Former PEN American Center President Anne Hollander passed away Sunday at the age of 83. 

Described by the poet and her lifelong friend Richard Howard as “shamefully literary,” Hollander is celebrated for revolutionizing how we study and write about fashion and clothing.

An art historian, Hollander began writing prolifically in the 1970s, publishing numerous essays and reviews, in addition to organizing museum exhibitions. Hollander’s books “Seeing Through Clothes” (1978) and “Sex and Suits” (1994) are recognized for their unprecedented studies of the evolution of fashion. 

An active PEN member, in 1995, “Anne accepted the PEN Presidency with a modesty that camouflaged her exceptionally sophisticated and diplomatic leadership skills,” recalled Sidney Offit, a PEN Trustee who served on the Nominating Committee during Hollander’s term.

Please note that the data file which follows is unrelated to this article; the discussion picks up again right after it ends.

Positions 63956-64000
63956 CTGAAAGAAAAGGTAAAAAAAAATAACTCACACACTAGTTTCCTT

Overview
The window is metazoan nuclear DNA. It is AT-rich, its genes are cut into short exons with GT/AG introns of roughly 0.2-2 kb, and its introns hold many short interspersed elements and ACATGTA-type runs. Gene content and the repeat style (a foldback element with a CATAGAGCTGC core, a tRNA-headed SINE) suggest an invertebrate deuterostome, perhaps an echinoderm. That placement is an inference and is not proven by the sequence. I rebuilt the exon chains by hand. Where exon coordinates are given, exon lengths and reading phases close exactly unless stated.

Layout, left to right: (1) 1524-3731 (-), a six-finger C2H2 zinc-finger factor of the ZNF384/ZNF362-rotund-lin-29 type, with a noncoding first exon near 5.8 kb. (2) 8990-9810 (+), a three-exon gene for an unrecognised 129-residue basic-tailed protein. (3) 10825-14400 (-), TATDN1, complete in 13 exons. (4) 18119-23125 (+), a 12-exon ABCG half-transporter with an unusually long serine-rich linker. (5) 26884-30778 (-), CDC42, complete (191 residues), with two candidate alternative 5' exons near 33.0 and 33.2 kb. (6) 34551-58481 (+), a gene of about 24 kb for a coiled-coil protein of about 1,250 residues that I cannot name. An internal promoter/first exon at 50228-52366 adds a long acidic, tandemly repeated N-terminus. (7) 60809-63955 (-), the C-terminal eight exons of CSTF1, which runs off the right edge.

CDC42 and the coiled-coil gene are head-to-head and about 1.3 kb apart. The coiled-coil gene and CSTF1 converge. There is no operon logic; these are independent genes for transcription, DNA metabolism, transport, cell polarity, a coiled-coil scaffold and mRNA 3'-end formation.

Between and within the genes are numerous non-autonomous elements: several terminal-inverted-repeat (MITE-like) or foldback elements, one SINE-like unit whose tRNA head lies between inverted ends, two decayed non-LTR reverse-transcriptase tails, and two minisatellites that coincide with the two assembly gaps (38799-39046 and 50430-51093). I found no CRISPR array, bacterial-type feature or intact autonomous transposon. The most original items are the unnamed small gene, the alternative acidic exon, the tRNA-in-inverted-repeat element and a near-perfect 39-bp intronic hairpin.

As president, Hollander was challenged with insufficient funding and an oversized executive board that reached 95 members. “We can’t get our high-minded projects into being without an efficient means of raising money,” Hollander said in a 1996 interview.

As a scholar, Hollander is known for her role in bridging art, fashion, history, and literary nonfiction. Today, we remember her not only as a writer, but also as a leader in the literary community for her invaluable work with PEN. 

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